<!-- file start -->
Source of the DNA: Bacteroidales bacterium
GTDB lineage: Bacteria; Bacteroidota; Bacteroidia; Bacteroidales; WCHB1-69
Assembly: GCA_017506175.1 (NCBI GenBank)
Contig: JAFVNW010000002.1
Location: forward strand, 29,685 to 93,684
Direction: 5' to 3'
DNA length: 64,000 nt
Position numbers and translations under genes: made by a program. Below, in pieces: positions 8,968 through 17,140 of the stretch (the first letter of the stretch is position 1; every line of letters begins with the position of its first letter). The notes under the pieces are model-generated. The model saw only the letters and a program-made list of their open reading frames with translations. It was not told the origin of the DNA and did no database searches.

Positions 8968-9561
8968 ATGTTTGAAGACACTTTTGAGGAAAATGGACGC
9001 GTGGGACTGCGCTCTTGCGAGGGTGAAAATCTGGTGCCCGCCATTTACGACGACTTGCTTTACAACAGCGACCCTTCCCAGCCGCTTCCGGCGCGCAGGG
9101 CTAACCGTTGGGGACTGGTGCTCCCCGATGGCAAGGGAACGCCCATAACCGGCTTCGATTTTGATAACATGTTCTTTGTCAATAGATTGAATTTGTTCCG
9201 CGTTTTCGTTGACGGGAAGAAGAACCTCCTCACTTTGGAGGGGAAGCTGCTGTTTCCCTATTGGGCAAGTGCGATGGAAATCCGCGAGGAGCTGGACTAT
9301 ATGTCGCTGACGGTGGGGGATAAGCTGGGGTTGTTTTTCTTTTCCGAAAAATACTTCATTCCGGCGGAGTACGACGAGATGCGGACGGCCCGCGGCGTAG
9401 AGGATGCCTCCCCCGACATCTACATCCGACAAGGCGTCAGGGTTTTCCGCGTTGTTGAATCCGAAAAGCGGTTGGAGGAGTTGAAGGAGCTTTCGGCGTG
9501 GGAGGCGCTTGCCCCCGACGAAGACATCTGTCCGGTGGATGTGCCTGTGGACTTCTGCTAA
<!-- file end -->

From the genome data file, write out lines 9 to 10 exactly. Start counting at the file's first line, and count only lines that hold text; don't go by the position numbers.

Positions 8968-9561
8968 ATGTTTGAAGACACTTTTGAGGAAAATGGACGC